“Are we helpless in the face of these horrible tragedies, doomed to witness these scenes of carnage again and again?” Feinstein asked at the time – a question echoed by President Obama at Sunday evening’s memorial service in Newtown, Conn., where he said:

In the coming weeks, I’ll use whatever power this office holds to engage my fellow citizens, from law enforcement, to mental health professionals, to parents and educators, in an effort aimed at preventing more tragedies like this, because what choice do we have? We can’t accept events like this as routine. Are we really prepared to say that we’re powerless in the face of such carnage?

Now, Feinstein says, “As a first day bill, I’m going to introduce in the Senate and the same bill will be introduced in the House. A bill to ban on assault weapons.

“It will ban the sale, the transfer, the importation and the possession. Not retroactively but prospectively. And it will ban the same for big clips, drums or strips of more than 10 bullets. So there will be a bill,” Feinstein added. “We’ve been working on it now for a year. We’ve tried to take my bill from ’94 to 2004 and perfect it. We believe we have. We exempt over 900 specific weapons that will not fall under the bill. But the purpose of this bill is to get just what [NY] Mayor [Michael] Bloomberg said, weapons of war, off the streets of our cities.”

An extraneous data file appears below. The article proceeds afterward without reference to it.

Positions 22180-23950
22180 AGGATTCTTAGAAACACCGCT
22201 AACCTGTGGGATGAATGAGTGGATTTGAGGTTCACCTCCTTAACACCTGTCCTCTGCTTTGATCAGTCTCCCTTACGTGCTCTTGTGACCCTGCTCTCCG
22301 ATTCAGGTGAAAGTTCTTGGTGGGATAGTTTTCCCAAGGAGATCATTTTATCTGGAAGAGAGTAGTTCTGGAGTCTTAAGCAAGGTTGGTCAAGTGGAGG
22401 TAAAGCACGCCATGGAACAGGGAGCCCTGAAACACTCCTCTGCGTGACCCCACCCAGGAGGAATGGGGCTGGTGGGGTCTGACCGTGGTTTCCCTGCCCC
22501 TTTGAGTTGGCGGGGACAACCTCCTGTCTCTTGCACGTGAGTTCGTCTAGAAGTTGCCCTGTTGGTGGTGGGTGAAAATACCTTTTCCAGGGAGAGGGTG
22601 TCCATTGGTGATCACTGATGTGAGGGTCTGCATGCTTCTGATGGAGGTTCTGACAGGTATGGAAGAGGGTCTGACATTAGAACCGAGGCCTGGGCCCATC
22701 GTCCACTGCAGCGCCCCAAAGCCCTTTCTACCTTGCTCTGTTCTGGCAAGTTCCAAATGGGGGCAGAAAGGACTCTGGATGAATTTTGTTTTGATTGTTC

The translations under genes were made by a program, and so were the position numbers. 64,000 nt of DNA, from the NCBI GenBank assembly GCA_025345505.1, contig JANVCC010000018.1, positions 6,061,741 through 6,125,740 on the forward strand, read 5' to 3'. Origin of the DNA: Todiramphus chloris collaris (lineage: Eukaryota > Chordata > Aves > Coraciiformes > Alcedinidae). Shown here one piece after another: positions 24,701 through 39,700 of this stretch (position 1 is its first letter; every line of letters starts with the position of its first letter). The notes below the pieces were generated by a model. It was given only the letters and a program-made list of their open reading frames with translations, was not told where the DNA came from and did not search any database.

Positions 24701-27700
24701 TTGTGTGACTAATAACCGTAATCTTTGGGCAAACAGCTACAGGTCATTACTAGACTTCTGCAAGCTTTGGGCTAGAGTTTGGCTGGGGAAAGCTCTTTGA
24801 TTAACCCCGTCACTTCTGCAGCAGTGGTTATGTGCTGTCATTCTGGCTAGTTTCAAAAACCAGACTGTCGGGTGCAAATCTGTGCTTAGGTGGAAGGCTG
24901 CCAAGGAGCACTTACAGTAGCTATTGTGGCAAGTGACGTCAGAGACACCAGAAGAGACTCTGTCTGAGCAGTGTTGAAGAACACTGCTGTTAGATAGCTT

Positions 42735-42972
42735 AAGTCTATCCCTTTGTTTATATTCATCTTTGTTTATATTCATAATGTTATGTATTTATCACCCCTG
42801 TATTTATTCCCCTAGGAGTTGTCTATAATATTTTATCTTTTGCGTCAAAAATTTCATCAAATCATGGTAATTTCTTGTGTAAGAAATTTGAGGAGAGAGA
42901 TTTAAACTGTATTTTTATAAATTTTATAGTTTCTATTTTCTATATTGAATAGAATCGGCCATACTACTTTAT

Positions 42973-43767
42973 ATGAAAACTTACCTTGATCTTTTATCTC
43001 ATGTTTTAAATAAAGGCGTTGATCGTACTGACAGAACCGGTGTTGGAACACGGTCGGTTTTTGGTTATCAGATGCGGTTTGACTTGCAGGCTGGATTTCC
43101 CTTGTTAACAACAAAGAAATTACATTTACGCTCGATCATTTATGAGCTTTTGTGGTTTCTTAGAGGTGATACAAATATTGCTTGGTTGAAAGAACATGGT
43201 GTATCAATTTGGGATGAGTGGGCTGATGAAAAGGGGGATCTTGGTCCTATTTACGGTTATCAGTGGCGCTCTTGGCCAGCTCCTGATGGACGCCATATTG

The only people who oppose banning military-style assault weapons like the AR-15 used in Newtown are either a) part of the gun-manufacturing lobby or b) nuts. Home self-defense, hunting and target shooting do not require battlefield weapons.

Of course, a federal ban on assault rifles and high-capacity magazines will not end mass murders. Of course, curing society of the kind of mental illness that leads a sociopath to slaughter a classroom full of innocent children is no quick fix. Of course, no single law is a panacea to an epidemic of gun violence.

But neither can these facts be allowed to become excuses for inaction to address the issue one step at a time, in ways that will reduce easy access to wartime weapons.

President Obama’s moving speech in Newtown – one of the finest of all time – will be remembered as hollow oratory unless he and Congress take steps toward limiting civilian access to assault weapons.

No matter the politics. And for this, Feinstein’s painful memories are a searing reminder of what must be done.

subscribe to comments RSS

There are 25 comments for this post

  1. avatar sqrjn says: